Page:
• If the operator is OK and the bulldozer can be removed, a second machine may be needed to assist in the removal. Several truckloads of fill may also be needed if there is not enough loose material around to build a ramp from the bottom of the cave to the surface. The removal process can take days to complete.
• Many land owners then choose to fill in the hole, so many more truckloads of fill may be necessary.
Are there any alternatives to bulldozing?
One could argue that a smaller machine like a backhoe with front end loader is less destructive than a bulldozer, but both machines push over the trees in the same manner. The only way to maintain the integrity of the rock is to hand clear.
What are the advantages and disadvantages of hand clearing?
Do collapses ever occur after structures are built?
Yes. In one instance a lot was cleared with a small bulldozer. While clearing the operator felt his machine bouncing in one area. A year later, after a home had been built, a massive hole was discovered where the machine had bounced.
What causes collapses so long after the lot is cleared?
There are many possible answers to this question. Collapses can be initiated by vibrations from; a bulldozer, a generator, earthquakes, roadwork, heavy traffic, blasting or a jackhammer. A collapse could also be the result result of: heating and cooling cycles, fluctuations in rainfall, or a lightning strike.
If I know a cave is under my property can I still build there?
Before making a decision, learn as much as you can about the cave. At the very least you need to know the cave's location, depth and roof thickness under you property. You should also consider the importance of the cave or specific cave features under your property. You don't want to be known as the person who destroyed a natural, scientific, or cultural treasure.
If a cave's location is known, how close can I safely clear?
The actual distance will vary depending upon the size and depth of the cave. The deeper the cave, the farther away you want to be. Although no studies have been made, a 40-50 foot easement on each side of a cave should be sufficient in most cases to protect your interests and the cave.
A cave crosses my property near the street. I'd like to build on the back of the lot. What is the safest way to put a driveway over the cave?
By hand. After a path is hand cleared, fill in the low spots with large rocks and a drain pipe if needed. Then bring in gravel to fill in the gaps and level the area. If the cave roof is thick enough this should make a safe driving surface.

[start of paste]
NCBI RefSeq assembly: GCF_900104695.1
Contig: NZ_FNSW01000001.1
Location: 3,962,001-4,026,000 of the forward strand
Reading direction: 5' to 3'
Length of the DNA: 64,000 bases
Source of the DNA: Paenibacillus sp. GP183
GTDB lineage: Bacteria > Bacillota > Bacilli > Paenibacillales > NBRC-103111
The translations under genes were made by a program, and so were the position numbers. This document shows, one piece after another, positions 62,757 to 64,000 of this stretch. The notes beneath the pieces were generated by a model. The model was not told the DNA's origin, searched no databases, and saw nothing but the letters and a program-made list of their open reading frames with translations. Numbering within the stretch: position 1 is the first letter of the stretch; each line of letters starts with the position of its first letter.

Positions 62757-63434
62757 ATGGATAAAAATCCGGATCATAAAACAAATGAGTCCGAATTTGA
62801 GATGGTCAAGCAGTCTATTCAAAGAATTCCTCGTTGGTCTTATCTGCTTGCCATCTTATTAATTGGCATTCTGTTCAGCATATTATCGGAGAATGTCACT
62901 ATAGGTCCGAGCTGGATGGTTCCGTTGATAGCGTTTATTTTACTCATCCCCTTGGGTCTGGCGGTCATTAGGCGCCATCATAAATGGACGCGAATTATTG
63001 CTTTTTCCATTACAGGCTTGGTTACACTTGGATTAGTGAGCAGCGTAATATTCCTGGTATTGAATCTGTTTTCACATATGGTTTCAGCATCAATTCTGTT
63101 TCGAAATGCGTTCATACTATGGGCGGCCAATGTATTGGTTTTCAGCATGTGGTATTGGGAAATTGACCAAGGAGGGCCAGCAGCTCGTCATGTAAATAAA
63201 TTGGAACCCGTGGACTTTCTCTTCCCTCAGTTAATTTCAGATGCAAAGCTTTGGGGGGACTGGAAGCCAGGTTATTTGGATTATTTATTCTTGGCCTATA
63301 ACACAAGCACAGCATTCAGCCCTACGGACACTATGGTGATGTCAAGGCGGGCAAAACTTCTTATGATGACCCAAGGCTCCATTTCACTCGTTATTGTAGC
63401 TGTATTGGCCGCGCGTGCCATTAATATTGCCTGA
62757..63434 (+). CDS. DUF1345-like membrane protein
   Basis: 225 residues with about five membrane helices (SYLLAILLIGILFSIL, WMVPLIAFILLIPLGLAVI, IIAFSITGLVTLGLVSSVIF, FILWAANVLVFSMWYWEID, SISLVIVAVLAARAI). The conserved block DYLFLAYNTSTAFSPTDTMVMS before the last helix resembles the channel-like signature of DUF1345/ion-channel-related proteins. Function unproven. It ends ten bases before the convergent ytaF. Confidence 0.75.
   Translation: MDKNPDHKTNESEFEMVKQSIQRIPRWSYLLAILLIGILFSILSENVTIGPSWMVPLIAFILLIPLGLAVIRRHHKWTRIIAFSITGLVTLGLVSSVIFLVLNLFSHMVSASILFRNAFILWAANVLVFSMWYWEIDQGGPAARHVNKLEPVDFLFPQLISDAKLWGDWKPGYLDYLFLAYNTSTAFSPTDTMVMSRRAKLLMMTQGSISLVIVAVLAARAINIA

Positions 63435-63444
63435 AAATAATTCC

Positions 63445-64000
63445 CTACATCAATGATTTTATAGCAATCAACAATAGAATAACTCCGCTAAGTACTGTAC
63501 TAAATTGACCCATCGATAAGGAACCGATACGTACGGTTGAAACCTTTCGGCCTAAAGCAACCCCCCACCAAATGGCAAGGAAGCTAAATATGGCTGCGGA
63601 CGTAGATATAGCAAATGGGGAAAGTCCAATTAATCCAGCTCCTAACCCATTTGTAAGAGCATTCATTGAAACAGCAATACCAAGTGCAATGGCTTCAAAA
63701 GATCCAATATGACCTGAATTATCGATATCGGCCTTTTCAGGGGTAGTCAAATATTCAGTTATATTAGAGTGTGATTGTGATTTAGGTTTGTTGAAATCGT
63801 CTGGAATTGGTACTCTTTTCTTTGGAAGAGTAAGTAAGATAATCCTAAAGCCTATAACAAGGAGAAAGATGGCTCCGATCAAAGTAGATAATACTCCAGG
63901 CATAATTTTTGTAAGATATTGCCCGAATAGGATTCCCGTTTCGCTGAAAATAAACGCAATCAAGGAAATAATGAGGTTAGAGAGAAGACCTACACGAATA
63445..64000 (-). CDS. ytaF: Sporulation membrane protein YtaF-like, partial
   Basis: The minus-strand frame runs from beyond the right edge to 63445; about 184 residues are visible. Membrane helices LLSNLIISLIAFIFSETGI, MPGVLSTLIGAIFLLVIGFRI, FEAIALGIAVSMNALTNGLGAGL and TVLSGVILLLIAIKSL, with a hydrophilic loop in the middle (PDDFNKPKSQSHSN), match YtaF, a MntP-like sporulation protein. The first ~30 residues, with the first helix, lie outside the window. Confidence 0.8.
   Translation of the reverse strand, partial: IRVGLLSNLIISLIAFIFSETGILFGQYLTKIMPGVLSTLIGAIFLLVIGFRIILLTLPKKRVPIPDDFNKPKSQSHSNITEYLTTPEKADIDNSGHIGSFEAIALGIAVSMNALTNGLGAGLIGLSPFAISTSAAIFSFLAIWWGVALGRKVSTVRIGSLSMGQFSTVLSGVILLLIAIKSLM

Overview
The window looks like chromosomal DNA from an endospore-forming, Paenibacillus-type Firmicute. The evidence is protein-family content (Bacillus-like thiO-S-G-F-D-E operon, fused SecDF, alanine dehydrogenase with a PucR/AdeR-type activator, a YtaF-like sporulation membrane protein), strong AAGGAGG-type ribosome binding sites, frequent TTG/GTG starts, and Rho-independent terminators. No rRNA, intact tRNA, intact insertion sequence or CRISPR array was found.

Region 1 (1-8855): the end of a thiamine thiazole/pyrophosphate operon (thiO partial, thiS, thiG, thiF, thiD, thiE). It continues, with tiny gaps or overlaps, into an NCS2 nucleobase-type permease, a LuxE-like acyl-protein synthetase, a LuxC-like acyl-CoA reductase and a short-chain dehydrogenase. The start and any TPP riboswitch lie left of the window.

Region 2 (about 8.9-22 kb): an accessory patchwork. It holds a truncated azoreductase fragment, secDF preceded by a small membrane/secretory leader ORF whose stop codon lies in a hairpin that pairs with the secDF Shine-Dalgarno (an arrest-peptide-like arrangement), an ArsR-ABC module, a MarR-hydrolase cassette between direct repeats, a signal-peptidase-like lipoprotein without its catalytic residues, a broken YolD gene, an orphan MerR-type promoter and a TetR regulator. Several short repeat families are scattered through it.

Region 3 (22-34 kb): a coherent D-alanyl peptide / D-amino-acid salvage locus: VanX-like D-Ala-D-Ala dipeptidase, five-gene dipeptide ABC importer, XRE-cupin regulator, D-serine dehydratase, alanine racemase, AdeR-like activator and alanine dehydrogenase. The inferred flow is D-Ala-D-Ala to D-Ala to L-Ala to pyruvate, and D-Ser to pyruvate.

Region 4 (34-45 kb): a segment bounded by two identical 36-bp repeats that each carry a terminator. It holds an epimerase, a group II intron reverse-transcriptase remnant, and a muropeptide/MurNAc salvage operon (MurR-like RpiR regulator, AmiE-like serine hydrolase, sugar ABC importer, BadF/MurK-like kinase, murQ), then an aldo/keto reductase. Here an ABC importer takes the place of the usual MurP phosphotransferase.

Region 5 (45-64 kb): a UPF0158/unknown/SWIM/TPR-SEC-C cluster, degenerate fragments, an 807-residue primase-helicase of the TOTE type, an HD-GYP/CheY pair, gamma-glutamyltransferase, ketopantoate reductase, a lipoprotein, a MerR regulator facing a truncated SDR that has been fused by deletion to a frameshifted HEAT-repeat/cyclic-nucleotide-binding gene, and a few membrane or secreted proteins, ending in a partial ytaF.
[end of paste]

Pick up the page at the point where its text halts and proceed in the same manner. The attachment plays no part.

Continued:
If a stronger surface is needed, a thick, reinforced concrete slab over the cave area will allow for better weight distribution.
What do I need to know about selling a property with a cave underneath?
Hawaii State Law requires that the seller disclose all information about the property. That includes any and all information related to a cave underneath.
A long pole can be inserted horizontally into a small hole at ground level without hitting anything. Could this be part of a larger cave?
Its probably just a shallow surface feature; but there is no way to be certain. Even if your able explore it completely, there is no way of telling what is underneath. Your best bet is to contact the Hawaii speleological Survey and ask if there are any known caves under your property. (The Hawaii speleological Survey is sub group of the Nation Speleological Society.)
A cave entrance is on my property. Can I give tours?
No. Hawaii State law limits cave tour operations to those which existed prior to the passage of the cave law bill.
I can't build because of a cave; the taxes keep coming; what are my options?
One option is to donate the property to the Cave Conservancy of Hawaii. The Conservancy is a non-profit organization dedicated to cave preservation. Donations are tax deductible.
If you can't afford to donate out right, negotiate a partial cash settlement. In the long run, getting some cash and a donation slip out of a bad investment is less expensive than paying taxes forever.
If the property is over Kazumura Cave, you can also negotiate a cash settlement with the Kazumura Cave Preserve.
Both the Kazumura Cave Preserve and the Cave Conservancy of Hawaii have limited funds. Cash purchases are made on a first come, first serve basis. If you can reduce the purchase price by making the biggest donation you can afford, it will be greatly appreciated.
A second option is to use the land for agriculture. Check with the state agricultural department for information about agricultural uses of the land in your area. Its also good to have a plan as to how to sell your product. If you can't sell for a profit, your right back where you started from.